Digital Collections

Oral history interview with Leslie L. Vadasz

  • 2005-Mar-15
  • 2005-Apr-19
  • 2005-Jun-07

Oral history interview with Leslie L. Vadasz

  • 2005-Mar-15
  • 2005-Apr-19
  • 2005-Jun-07

Leslie L. Vadasz begins the first interview by describing his childhood in Budapest during World War II. Vadasz developed an early interest in mathematics and literature, and began an undergraduate mechanical engineering program before continuing in solid state physics at McGill University in Montreal. Vadasz worked on metal oxide semiconductor transistors at Transitron Corporation before joining Fairchild Semiconductor, where he helped develop the silicon gate process. In the second interview, Vadasz details the early efforts to produce memory devices at Intel Corporation, including erasable programmable read-only memory. Vadasz continues with the transition of Intel Corporation into a divisionalized structure and international extensions, at which time he became Vice President. Vadasz recounts his role as general manager of the microcomputer components division and its interactions with the semiconductor industry in the third interview. Vadasz began serving on the Board of Directors in 1988 and describes its place in assisting Intel management. He also explains the foundation of Intel Capital. Vadasz concludes the interview with remarks on the importance of technical knowledge in both developmental and managerial work.

Property Value
Place of interview
  • 122 pages
  • 7 h 53 m
Rights Creative Commons Attribution-NonCommercial-NoDerivatives 4.0 International License
Rights holder
  • Science History Institute
Credit line
  • Courtesy of Science History Institute
Digitization funder
  • Audio synchronization made possible through the generous funding of the National Historical Publications and Records Commission.

About the Interviewers

David C. Brock is a senior research fellow with the Center for Contemporary History and Policy at the Chemical Heritage Foundation. As a historian of science and technology, he specializes in the history of semiconductor science, technology, and industry; the history of instrumentation; and oral history. Brock has studied the philosophy, sociology, and history of science at Brown University, the University of Edinburgh, and Princeton University.In the policy arena Brock recently published Patterning the World: The Rise of Chemically Amplified Photoresists, a white-paper case study for the Center’s Studies in Materials Innovation. With Hyungsub Choi he is preparing an analysis of semiconductor technology roadmapping, having presented preliminary results at the 2009 meeting of the Industry Studies Association.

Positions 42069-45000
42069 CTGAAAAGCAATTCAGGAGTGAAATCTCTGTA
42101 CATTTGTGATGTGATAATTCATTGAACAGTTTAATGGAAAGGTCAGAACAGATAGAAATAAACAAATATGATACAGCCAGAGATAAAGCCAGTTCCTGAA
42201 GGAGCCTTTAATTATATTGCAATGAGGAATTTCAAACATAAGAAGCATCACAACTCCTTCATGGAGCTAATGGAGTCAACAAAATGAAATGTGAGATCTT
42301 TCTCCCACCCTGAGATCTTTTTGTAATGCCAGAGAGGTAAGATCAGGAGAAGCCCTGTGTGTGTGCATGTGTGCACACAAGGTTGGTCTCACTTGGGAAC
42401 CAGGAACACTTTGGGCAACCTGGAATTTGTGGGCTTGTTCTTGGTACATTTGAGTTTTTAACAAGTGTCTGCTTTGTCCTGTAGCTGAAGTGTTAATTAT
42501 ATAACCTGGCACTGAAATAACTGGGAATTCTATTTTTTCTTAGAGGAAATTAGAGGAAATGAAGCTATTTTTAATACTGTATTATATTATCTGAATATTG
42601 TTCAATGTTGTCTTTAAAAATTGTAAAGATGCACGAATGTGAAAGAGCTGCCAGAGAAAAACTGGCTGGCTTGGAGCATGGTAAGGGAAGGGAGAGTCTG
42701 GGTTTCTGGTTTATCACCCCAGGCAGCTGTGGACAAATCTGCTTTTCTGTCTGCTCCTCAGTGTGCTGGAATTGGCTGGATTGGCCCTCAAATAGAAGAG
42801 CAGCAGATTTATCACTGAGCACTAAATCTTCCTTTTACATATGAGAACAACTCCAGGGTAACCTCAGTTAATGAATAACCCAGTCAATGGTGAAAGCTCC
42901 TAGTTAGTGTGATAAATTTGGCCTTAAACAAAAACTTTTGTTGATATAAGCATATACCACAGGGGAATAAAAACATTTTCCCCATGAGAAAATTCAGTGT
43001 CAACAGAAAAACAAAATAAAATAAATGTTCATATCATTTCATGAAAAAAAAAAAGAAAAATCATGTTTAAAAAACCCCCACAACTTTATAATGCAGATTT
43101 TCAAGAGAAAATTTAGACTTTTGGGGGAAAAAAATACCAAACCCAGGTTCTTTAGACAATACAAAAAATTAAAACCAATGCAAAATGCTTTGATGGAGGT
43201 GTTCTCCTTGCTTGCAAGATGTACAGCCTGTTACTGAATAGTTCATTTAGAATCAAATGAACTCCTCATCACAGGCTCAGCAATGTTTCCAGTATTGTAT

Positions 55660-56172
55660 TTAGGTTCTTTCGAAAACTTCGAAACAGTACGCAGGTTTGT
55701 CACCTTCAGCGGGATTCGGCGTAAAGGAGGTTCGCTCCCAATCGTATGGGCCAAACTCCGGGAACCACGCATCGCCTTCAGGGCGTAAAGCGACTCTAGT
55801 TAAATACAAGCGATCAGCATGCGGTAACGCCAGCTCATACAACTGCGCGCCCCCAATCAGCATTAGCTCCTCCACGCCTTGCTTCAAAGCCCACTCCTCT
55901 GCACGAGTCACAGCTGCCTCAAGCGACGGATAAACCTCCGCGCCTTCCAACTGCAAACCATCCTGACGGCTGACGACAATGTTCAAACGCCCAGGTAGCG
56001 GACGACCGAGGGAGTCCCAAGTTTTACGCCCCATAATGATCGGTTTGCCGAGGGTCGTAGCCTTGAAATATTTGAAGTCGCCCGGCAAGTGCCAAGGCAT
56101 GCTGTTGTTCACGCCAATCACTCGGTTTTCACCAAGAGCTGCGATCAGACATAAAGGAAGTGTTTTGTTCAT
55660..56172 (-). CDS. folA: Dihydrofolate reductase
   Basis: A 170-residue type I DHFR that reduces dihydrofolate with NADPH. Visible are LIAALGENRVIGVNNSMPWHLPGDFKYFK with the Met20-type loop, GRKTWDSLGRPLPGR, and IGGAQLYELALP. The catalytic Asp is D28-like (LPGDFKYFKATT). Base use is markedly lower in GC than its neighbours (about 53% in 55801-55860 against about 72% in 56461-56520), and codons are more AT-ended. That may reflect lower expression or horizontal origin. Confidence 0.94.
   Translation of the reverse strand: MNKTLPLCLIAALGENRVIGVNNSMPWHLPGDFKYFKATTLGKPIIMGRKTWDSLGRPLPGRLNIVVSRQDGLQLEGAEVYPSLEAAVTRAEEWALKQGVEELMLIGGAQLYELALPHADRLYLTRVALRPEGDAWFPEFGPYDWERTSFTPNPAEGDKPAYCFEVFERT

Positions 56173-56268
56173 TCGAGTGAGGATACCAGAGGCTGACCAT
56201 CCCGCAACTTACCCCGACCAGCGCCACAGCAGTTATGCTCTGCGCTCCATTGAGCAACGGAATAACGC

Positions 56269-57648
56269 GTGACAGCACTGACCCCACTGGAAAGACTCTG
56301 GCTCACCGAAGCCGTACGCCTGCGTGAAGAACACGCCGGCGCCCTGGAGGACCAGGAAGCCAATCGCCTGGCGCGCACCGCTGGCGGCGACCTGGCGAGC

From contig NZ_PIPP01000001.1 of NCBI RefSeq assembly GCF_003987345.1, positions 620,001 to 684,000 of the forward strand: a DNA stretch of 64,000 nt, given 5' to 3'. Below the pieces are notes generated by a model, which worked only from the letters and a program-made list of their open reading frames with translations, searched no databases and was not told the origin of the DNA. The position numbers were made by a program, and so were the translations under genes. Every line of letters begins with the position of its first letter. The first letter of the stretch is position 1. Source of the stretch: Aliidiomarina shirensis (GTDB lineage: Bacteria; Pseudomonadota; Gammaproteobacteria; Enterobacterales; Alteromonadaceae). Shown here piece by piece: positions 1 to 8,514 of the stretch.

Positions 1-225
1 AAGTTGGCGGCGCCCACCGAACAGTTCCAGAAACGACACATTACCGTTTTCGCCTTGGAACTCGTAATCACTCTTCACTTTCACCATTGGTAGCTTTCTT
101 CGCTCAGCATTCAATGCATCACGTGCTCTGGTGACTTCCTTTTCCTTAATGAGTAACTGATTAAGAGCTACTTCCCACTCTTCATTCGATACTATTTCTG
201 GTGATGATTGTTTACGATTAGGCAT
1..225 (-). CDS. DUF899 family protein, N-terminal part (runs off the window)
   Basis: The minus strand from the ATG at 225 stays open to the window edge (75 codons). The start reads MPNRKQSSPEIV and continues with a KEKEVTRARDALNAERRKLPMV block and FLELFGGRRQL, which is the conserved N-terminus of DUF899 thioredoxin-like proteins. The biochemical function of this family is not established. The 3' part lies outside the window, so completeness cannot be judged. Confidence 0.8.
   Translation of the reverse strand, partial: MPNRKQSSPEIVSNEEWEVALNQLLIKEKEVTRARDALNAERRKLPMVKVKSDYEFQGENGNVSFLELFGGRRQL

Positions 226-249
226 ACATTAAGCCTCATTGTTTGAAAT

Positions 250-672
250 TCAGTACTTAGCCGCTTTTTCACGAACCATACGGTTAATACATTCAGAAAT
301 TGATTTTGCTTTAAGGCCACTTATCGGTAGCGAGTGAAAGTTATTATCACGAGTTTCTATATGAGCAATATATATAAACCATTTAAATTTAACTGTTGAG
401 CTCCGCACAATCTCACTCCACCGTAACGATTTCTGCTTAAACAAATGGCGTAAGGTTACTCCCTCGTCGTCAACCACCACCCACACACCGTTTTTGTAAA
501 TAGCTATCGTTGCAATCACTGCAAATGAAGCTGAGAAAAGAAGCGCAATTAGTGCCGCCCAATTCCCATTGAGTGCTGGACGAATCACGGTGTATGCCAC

Christophe Lécuyer is a graduate of the École Normale Supérieure in Paris, and he received a PhD in history from Stanford University. He was a fellow of the Dibner Institute for the History of Science and Technology and has taught at the Massachusetts Institute of Technology, Stanford University, and the University of Virginia. Before becoming a senior research fellow at CHF, Lécuyer was the program manager of the electronic materials department. He has published widely on the history of electronics, engineering education, and medical and scientific instruments, and is the author of Making Silicon Valley: Innovation and the Growth of High Tech, 1930–1970 (2005).

Institutional location

Oral history number 0311
Physical container
  • Shelfmark QD22.V33379 A5 2005

Related Items

Interviewee biographical information

  • September 12, 1936
  • Budapest, Hungary


Year Institution Degree Discipline
1961 McGill University BSEE Electrical Engineering
1990 Harvard Business School AMP

Professional Experience

Transitron Corporation

  • 1961 to 1964 Technical Staff, Research and Development

Fairchild (Firm)

  • 1964 to 1968 Technical Staff, Research and Development

Intel Corporation

  • 1968 to 1972 Technical Staff, Research and Development
  • 1972 to 1975 Director, Engineering
  • 1975 to 1979 Vice President
  • 1976 to 1977 Assistant General Manager, Microcomputer Components Division
  • 1977 to 1979 General Manager, Microcomputer Components Division
  • 1979 to 1991 Senior Vice President
  • 1979 to 1991 Director, Corporate Strategic Staff
  • 1986 to 2002 General Manager, Systems Group
  • 1988 to 2002 Member, Board of Directors
  • 1991 to 2003 Executive Vice President
  • 2002 Director Emeritus, Board of Directors

Intel Capital

  • 1991 to 2003 President

Harvard Business School

  • 1991 Lecturer, System Group
  • 2003 Lecturer, Internet Law Program

ZettaCore Inc.

  • 2003 Member, Board of Directors


Year(s) Award
1977 Elected Fellow, Institute of Electrical and Electronics Engineers
1991 to 1996 Member, National Research Council Computer Science and Telecommunications Board
1997 to 2002 Member, Presidential Advisory Committee for Information Technology

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PDF — 852 KB

The published version of the transcript may diverge from the interview audio due to edits to the transcript made by staff of the Center for Oral History, often at the request of the interviewee, during the transcript review process.

Complete Interview Audio File Web-quality download

12 Separate Interview Segments Archival-quality downloads